In camp two miles from Richmond Va
My Dear Parents- July. 11th, 62-
Again I am permitted to pen you a few lines, which I think you will surely get as it will be carried by Newt Shaw who was wounded in the ever memorable battle before Richmond in which we drove the enemy 25 miles, where they sought shelter under their Gun Boats- I will not give any particulars about the fight as he can tell you all you want to know about that fight and the one at Seven Pines–
We drove the enemy out of two breastworks made of logs and supported by 10 pieces of artillery which we took I mean our Brigade. We had four killed in our company and 10 or 12 wounded. When we charged, we never stopped untill within 30 yards of the first breastwork, where we halted and commenced shooting, being there about 15 minutes during which time I think I shot 15 rounds, the minie ball and canister shot- falling as thick as hail in our devoted ranks. They give the order to charge again and down the hill we went with a yell. and before we got within 20 ft of the breast work the Yankees started, every man for himself throwing away every thing that impeded their progress- They went like a gang of sheep, then I wanted a double barreled Shot-Gun. I shot 20 rounds altogether, took one prisoner and got one bullet hole through my coat sleeve. As I said before Newt can tell you all the particulars so I will close, for I know you can hardly read this.
One of our best men, Mr Paine was killed- though I think he is in a better world than this-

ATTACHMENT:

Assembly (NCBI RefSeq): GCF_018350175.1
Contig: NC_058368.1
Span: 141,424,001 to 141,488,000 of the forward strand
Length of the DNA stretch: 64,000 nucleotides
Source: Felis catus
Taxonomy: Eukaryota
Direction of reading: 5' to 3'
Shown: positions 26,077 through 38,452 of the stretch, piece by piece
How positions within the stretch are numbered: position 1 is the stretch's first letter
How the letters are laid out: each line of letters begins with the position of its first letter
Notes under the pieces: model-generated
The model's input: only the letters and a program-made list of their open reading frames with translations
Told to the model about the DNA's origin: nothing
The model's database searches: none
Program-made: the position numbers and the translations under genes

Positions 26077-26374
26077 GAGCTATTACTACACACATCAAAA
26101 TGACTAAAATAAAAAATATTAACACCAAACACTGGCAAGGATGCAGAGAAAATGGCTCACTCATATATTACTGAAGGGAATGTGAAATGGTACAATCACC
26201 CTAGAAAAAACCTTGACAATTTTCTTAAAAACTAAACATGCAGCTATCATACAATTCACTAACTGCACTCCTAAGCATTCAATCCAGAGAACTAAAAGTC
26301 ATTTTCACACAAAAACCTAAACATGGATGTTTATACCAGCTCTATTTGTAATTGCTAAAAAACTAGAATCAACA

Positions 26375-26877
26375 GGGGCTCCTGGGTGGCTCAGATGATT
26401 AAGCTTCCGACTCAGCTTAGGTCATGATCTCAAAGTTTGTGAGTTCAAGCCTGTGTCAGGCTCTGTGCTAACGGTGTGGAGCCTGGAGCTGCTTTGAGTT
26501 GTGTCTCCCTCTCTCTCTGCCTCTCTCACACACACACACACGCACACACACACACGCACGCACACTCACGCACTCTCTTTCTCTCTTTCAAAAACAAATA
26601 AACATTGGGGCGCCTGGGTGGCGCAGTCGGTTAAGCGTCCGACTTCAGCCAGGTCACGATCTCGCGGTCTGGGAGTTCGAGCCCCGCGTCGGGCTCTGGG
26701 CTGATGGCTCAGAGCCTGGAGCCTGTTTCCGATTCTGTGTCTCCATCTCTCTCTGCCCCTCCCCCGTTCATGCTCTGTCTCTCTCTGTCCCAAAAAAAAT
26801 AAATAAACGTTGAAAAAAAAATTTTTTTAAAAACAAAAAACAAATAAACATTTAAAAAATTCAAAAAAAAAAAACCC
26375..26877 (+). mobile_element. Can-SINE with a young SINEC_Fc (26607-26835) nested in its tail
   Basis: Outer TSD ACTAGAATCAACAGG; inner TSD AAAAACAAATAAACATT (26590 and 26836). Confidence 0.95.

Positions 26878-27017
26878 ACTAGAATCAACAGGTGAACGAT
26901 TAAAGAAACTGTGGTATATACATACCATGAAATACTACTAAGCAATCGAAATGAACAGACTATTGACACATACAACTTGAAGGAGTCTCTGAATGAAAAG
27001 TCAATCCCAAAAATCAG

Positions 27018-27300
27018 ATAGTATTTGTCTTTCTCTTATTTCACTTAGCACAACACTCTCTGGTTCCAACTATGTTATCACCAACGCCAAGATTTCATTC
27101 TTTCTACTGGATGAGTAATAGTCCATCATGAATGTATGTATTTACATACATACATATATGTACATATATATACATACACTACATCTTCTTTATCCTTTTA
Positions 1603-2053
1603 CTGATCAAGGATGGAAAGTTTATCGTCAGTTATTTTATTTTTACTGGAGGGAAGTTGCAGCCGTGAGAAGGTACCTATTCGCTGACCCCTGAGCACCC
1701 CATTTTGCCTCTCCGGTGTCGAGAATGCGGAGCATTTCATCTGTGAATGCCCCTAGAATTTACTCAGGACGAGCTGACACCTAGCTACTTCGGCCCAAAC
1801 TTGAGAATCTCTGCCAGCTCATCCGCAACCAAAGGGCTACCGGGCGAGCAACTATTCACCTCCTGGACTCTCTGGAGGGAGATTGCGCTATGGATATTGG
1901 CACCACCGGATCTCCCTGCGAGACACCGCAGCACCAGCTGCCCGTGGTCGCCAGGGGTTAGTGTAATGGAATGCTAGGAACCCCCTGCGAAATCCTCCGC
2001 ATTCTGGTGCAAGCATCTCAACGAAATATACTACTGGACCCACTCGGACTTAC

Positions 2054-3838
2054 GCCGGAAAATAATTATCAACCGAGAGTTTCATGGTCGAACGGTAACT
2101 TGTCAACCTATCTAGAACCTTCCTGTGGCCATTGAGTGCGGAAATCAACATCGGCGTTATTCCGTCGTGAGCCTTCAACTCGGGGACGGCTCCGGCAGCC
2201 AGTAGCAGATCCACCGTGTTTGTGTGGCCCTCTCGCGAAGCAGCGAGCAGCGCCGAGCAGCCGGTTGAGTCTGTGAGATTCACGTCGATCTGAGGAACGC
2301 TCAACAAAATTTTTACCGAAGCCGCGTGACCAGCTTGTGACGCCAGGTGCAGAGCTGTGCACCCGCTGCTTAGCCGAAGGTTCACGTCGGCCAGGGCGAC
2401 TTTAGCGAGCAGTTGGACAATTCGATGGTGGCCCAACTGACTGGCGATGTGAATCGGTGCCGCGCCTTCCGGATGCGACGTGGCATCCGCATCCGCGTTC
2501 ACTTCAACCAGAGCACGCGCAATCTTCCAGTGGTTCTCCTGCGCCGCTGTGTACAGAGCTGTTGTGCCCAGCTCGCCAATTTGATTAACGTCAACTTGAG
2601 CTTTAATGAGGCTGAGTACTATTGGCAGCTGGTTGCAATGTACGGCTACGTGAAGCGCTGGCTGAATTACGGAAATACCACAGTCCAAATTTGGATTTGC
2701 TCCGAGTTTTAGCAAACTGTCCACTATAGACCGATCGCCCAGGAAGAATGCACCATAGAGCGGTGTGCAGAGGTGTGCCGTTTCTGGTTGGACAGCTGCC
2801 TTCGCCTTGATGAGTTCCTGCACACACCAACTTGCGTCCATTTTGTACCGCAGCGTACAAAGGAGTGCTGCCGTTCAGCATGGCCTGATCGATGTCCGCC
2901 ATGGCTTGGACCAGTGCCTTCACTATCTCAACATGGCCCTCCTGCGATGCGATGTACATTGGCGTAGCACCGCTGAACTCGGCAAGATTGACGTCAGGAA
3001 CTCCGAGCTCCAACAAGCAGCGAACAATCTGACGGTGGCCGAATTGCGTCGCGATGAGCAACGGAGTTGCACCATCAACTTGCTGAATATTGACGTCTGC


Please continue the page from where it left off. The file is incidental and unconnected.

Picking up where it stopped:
You all must write every opportunity. I will do the same. for I believe we will get some rest now- Nothing more at present. I remain your devoted son
P M Buford
- This rushed letter is a brief recap of the previous two already posted. Parham mentioned in the previous letter that his cousin, Newt Shaw, was wounded during the Battle of Gaines’ Mill. Here we see that Newt returns home to recover and hand delivers this letter to Parham’s parents in College Hill, Mississippi.
- A History of Company G, Eleventh Mississippi Regiment, C.S.A. documents information about comrades mentioned by Parham.
- David B. (DB) Paine was during Gaines’s Mill mortally wounded and died at Field Hospital, June 27, 1862…He deserves more than a brief mention when speaking of faithful soldiers. He was most methodical and conscientious in the discharge of every duty called upon to perform, and…that the Confederacy lost a hero who deserves to be held in loving memory in the person of David Brainerd Paine. This 21 year old man left quite an impression on survivors of the Lamar Rifles 40 years later and was held in high regard by Parham in letters. What greater legacy is there for one to leave behind than to be described by comrades as ever faithful in carrying-out duties and Christian?
- William N. (Newt) Shaw was present at…Gaines’s Farm and was absent wounded until he was present second day at Sharpsburg…at Weldon Railroad, where he was killed on first day.